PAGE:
This is a far cry from the 1970s, when we were a rice production leader in Asia. Our country hosts the International Rice Research Institute (IRRI), a center for scientific rice production. IRRI's efforts led to the establishment of the Philippine Rice Research Institute (Philrice) in November 1985. Philrice focuses on developing high-yield, cost-effective, and environmentally friendly technologies to enable Filipino farmers to produce enough rice for domestic consumption and export, as we did in the past. Philrice also innovates low-cost farming equipment and technologies for use by farmers and their cooperatives. It is puzzling to hear some government officials discussing new rice varieties when Philrice has been doing precisely that for several decades.

Several administrations have come and gone, but the issue of rice insufficiency persists. I recall the Arroyo administration's rice self-sufficiency program, which was followed by similar initiatives during the Aquino and previous administrations. Despite these efforts, the Philippines continues to rely heavily on imported rice, putting our food security at risk due to the narrowing sources of supply.

Farmers' groups, experts, and legislators have consistently argued that rice importation is not the solution to our rice needs. Our country possesses the technology and capability to produce our staple rice. Philrice has demonstrated that one hectare of rice farmland can yield 10 metric tons of palay, or 200 sacks, while other farms can generate 12.5 metric tons of palay by adhering to Philrice's established standards.

It is only fitting for our government to prioritize the welfare of our farmers and the nation by establishing a genuine and successful rice self-sufficiency program. We hope that the current administration can achieve success in rice production where others have faltered.

The notion that rice prices would decrease with the implementation of the Rice Tariffication Law has proven to be a pipe dream. Instead, the price of palay plummeted, adversely affecting the livelihoods of millions of farmers to the point where many abandoned farming altogether.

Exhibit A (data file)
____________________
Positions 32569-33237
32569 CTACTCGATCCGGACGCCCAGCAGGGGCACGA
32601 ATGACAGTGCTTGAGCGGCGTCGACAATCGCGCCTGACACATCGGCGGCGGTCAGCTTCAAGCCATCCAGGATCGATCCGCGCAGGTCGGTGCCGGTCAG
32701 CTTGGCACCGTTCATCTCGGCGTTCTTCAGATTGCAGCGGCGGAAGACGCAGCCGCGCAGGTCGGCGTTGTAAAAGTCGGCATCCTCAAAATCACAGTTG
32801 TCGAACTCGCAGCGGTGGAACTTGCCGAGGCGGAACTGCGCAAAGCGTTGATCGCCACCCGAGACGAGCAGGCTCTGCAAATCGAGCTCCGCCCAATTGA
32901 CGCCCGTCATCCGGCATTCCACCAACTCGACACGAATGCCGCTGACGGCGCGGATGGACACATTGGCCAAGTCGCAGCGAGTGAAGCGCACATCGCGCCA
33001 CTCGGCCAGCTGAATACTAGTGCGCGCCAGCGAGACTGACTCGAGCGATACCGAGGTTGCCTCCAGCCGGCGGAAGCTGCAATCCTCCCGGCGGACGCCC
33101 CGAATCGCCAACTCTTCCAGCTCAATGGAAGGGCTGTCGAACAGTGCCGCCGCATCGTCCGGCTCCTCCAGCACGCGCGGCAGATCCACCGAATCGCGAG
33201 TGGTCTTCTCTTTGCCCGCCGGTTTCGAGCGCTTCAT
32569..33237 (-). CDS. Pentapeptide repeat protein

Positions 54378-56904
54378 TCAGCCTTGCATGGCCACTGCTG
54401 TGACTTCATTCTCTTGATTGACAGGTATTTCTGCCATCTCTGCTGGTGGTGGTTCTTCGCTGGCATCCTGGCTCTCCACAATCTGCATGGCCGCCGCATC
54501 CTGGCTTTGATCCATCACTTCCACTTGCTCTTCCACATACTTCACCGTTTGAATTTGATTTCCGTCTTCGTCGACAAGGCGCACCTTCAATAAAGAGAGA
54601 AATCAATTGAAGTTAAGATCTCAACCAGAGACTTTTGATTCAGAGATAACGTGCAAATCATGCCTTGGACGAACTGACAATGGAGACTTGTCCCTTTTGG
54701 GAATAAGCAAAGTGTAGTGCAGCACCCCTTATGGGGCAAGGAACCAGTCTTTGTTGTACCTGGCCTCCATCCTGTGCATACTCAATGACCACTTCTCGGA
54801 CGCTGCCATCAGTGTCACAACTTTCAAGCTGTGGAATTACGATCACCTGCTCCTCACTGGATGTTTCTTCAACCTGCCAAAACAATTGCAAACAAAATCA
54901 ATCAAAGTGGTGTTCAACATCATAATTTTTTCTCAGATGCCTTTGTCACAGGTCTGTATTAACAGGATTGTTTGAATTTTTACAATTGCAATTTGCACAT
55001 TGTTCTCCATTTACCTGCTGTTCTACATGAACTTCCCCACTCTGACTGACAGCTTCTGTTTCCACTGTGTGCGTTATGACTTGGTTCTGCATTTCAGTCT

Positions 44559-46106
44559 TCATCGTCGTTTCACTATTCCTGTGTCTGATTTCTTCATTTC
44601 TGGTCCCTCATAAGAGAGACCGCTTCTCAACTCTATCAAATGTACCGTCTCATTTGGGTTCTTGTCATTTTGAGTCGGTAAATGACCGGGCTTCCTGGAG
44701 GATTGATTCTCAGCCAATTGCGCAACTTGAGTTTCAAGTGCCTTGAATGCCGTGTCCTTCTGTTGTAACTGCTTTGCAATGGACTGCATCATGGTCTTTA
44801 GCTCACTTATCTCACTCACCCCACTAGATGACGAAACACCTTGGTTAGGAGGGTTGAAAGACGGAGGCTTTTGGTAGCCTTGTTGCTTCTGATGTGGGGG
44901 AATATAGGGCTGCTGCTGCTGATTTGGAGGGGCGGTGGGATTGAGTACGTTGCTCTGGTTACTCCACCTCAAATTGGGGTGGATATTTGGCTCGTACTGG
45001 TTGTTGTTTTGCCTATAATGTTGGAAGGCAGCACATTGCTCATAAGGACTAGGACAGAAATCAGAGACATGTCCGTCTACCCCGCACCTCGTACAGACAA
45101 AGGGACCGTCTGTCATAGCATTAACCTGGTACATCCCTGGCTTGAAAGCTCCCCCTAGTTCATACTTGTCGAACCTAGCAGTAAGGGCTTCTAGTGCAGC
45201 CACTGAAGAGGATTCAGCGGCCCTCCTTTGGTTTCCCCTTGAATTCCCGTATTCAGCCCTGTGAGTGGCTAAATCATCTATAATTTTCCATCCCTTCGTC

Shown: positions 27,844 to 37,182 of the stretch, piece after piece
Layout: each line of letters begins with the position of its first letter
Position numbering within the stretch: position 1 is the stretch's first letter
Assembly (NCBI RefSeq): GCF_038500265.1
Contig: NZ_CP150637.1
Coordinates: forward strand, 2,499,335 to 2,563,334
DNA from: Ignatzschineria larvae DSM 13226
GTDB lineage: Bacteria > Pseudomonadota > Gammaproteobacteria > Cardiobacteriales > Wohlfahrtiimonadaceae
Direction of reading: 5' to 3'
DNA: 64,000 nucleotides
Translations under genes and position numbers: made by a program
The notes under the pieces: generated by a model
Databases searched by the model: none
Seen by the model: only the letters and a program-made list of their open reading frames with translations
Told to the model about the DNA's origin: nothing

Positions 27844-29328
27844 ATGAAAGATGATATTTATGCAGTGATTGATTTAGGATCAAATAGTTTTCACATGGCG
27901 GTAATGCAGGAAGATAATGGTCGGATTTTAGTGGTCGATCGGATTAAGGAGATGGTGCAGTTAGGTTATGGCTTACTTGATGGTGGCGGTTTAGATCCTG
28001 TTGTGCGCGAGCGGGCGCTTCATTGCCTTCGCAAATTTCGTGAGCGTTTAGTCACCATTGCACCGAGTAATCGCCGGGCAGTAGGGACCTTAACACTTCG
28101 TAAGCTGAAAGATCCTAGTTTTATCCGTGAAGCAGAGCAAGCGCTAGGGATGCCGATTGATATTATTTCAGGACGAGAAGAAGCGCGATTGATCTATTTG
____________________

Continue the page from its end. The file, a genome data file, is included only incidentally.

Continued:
Calls to lower tariffs on imported rice to alleviate the impact of soaring rice prices are met with resistance from farmers, particularly during harvest season. Such a move would likely depress palay prices, further jeopardizing farmers' incomes. As the President, who also serves as the Secretary of the Department of Agriculture, rightly set the purchasing price for dry palay at PHP19 to PHP23 and wet palay at PHP16 to PHP19, encouraging farmers to ramp up rice production and contribute to self-sufficiency. What is crucial now is for government agencies to monitor the implementation of this policy to ensure that unscrupulous traders do not shortchange our farmers.

Editor’s note: The opinions expressed in the foregoing article are solely the author’s and do not reflect the opinions and beliefs of the Philippine News Agency (PNA) or any other office under the Presidential Communications Office.


About the Columnist

Image of Brian James Lu

BRIAN JAMES J. LU, MMgt, is an entrepreneur, business adviser, government consultant, and is deeply involve in civil society organizations. He advocates good governance, ethical business practices, and social responsibilities. He is the President of the National Economic Protectionism Association (NEPA) and Chairman of the Foundation for National Development (Fonad). His broad experiences in the private and public sectors give him a unique perspective to advance his advocacies.